It’s been a little over a week since everyone was yelling about Lush switching ‘off’ social. The sky is falling! Lush is abandoning social media! Social media for brands is over! Anti-social brands are the future!
To be clear, in its own words, Lush never once said it was completely shutting down its social channels. Specifically, it said it was switching 'UP' social. Changing tack. Shifting strat. From an organic approach (one that doesn't put media money in the pockets of the large and in one particular case, entirely-and-consistently-proven-to-be unethical, social media platforms) to a community-driven approach.
Less about brands more about people.
From a brand handle, @LushLtd, to a hashtag #LushCommunity.
In a follow-up post on Monday (15 April) Lush revealed that only 6% of its fans and followers were serviced with its content in their newsfeed. An unsurprising statistic that speaks to why so many brands lean into the media part of social more than ever before.
But not for Lush. It has made a big song and dance (more on that later), about how it is leaving some of its social media presences. Instead offering the above hashtag for others to gather around online (read: Twitter + Instagram; Facebook isn’t exactly hashtag central).
At first glance, you might think 'Oh, this must be an influencer play'. But that would be wrong. Lush famously has a policy about never doing any paid-for advertising. This includes paid social and I would argue, paying for influencer content – so that's completely off the table.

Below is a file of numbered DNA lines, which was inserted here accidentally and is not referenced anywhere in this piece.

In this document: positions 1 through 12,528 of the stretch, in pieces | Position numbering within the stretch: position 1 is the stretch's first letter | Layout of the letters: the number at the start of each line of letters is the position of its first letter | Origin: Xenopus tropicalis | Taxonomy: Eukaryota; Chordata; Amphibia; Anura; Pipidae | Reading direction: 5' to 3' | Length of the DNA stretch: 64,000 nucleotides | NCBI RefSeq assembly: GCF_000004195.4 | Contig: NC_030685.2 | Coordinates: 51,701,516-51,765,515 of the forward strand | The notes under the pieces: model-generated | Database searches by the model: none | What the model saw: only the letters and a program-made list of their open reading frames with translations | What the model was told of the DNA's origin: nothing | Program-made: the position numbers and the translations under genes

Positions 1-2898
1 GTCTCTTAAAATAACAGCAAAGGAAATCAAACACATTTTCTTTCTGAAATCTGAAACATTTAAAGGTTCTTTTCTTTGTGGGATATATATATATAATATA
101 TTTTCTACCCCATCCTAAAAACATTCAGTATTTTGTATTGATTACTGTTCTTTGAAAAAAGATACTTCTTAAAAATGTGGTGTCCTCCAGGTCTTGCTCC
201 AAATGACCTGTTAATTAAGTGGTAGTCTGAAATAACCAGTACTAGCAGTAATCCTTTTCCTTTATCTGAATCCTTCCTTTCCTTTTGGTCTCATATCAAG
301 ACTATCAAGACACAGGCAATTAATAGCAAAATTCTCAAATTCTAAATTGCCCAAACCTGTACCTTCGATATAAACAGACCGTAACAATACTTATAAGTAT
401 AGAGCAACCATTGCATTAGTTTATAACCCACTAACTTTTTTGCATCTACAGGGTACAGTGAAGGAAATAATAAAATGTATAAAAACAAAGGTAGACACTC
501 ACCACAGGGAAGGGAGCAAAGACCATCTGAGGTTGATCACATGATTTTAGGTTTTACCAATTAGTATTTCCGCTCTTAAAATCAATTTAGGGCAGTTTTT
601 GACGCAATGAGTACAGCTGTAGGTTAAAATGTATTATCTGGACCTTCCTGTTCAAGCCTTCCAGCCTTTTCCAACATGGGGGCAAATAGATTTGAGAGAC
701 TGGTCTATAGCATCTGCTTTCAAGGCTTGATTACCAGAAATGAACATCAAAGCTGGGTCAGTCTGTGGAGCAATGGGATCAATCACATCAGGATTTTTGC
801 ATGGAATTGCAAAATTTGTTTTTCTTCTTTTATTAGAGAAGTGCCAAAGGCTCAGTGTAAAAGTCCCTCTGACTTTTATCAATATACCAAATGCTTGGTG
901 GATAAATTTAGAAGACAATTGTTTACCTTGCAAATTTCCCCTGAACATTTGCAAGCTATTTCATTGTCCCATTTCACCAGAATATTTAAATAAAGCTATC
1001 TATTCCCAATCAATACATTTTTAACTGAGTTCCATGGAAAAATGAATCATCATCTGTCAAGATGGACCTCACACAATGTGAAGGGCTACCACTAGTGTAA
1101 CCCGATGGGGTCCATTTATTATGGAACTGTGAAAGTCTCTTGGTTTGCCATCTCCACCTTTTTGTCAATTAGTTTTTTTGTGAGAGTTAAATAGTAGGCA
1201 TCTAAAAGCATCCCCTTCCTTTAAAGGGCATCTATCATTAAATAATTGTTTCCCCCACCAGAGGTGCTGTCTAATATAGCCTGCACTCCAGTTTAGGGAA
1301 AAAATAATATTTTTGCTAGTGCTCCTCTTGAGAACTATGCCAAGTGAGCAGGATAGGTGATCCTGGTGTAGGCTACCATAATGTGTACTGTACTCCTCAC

Which means we are left with what can only be described as decentralisation of the responsibility of social to its people and staff.
Swapping a Twitter handle for a hashtag is like locking the door to your own house party – and you’re the wrong side of the door. Simply put: you can’t participate in the conversation if you are not there. Lush has to show up somehow.
Therefore, it should come of no surprise AT ALL that Lush has no intention of ‘abandoning its social media’.
In Lush’s own words:
“We will be continuing conversations… via staff, friends and our shop social media accounts across Instagram, Twitter and Facebook.”
Right. So same strat, different sign-posts. Got it.
What can we learn?
Is this the death knell for paid-for social media advertising? Absolutely not. One look at Facebook's quarterly earnings report should tell you the answer to that.
Is it another chapter in the book of how to court controversy and maximise PR value from slight policy changes from Lush? Absolutely yes.
And here we are back at the song and dance – first with Lush and second with all those who rushed to comment on it after. This is no accident.
Lush marches to the beat of its own drum. Not its competitors, not the LinkedIn love-in orators of best-practice, and most certainly not the algorithmic content serving platforms that everyone else pays to play on.
And that is something perhaps we can all learn from.
James Whatley is strategy partner at Digitas UK